According to Malinowski, the family had fulfilled the universal need and so it is a universal institution. Malinowski was definite then with his view that every family has to have a father (Collier et al 1997). He stated that:
"The human infant needs parental protection for a much longer period than does the young of even the highest anthropoid apes. Hence, no culture could endure in which the act of reproduction, that is, mating, pregnancy, and childbirth, was not linked up with the fact the father and mother have to look after the children for a long period, and in turn, derive certain benefits from the care and trouble taken."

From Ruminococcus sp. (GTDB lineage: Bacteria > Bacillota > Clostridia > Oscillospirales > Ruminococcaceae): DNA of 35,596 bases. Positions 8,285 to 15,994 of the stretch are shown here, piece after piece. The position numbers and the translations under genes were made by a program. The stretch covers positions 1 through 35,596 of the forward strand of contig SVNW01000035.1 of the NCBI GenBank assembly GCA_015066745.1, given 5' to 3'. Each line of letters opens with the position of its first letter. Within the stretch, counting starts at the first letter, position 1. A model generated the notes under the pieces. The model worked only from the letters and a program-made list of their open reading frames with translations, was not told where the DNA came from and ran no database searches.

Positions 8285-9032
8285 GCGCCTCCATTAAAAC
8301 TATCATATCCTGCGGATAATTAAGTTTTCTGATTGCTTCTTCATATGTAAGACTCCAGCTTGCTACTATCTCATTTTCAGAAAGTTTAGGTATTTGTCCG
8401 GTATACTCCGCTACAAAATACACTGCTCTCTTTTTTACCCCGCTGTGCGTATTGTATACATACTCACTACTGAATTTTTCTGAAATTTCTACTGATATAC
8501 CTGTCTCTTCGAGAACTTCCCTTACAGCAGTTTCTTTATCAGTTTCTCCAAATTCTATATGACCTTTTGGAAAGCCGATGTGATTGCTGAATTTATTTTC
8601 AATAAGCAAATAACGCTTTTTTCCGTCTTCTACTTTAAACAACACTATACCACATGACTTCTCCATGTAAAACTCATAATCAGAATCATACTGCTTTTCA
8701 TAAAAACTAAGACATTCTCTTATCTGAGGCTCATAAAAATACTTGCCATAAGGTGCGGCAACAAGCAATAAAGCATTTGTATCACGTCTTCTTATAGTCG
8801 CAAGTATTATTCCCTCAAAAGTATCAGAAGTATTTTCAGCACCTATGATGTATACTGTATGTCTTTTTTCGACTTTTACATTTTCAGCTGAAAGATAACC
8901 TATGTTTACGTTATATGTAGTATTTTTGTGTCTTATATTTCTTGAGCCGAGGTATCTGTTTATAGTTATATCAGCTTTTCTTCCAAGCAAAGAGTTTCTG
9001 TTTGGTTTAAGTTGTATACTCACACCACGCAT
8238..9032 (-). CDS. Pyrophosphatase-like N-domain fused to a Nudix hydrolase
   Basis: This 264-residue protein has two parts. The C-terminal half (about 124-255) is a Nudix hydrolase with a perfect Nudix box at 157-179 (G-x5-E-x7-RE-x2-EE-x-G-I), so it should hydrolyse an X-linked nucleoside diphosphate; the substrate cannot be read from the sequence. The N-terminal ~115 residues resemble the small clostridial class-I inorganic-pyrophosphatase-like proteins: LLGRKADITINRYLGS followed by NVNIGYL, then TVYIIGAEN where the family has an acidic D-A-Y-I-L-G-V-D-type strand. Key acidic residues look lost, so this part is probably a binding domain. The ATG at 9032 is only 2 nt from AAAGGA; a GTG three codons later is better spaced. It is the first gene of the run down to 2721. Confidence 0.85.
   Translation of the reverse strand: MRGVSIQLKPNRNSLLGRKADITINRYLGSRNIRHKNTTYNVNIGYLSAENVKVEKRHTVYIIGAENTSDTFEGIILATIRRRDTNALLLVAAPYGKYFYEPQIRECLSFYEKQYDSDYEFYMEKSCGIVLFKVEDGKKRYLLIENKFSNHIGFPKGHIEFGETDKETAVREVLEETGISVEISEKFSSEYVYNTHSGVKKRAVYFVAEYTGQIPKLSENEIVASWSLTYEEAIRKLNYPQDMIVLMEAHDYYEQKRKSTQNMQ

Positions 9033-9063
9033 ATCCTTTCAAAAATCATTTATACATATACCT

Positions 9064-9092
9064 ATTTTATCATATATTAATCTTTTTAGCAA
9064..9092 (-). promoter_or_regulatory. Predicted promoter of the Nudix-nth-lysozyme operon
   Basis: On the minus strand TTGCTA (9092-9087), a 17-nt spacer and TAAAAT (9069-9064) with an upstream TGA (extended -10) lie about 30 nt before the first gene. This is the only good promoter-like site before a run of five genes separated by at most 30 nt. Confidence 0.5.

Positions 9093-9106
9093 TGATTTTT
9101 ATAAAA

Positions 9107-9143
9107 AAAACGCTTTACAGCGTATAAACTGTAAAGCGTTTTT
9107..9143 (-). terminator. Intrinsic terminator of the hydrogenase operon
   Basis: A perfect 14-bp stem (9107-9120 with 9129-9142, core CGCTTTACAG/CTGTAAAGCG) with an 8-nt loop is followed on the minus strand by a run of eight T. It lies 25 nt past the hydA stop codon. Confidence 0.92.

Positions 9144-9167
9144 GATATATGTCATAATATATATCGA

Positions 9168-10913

Anthropologies however disagree with Malinowski's view regarding the need of the father to define a family. They argued that the composition the basic social unit is not necessarily the nuclear family setting where father is needed but only the mother and the children are the only ones that composed it (Collier et al 1997).
They justified their own view when they claimed that "whether of not a mate become attached to the mother on some more or less permanent basis is a variable matter". Conversely, they are maintaining Malinowski's idea of that family as a universal human institution without the attachment of the father in the family (Collier et al 1997).
In some sectors' perspectives, anthropologis ...